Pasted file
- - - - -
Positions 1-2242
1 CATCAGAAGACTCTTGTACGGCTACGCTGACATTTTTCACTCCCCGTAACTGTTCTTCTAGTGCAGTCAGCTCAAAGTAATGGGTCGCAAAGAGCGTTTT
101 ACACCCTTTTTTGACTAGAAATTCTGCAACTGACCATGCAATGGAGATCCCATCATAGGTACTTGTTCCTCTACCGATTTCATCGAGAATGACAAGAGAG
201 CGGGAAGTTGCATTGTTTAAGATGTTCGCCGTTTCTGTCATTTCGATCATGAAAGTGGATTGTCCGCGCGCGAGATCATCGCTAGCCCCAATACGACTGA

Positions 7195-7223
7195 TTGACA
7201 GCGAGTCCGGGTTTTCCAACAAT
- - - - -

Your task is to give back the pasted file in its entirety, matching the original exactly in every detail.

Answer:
Positions 1-2242
1 CATCAGAAGACTCTTGTACGGCTACGCTGACATTTTTCACTCCCCGTAACTGTTCTTCTAGTGCAGTCAGCTCAAAGTAATGGGTCGCAAAGAGCGTTTT
101 ACACCCTTTTTTGACTAGAAATTCTGCAACTGACCATGCAATGGAGATCCCATCATAGGTACTTGTTCCTCTACCGATTTCATCGAGAATGACAAGAGAG
201 CGGGAAGTTGCATTGTTTAAGATGTTCGCCGTTTCTGTCATTTCGATCATGAAAGTGGATTGTCCGCGCGCGAGATCATCGCTAGCCCCAATACGACTGA

Positions 7195-7223
7195 TTGACA
7201 GCGAGTCCGGGTTTTCCAACAAT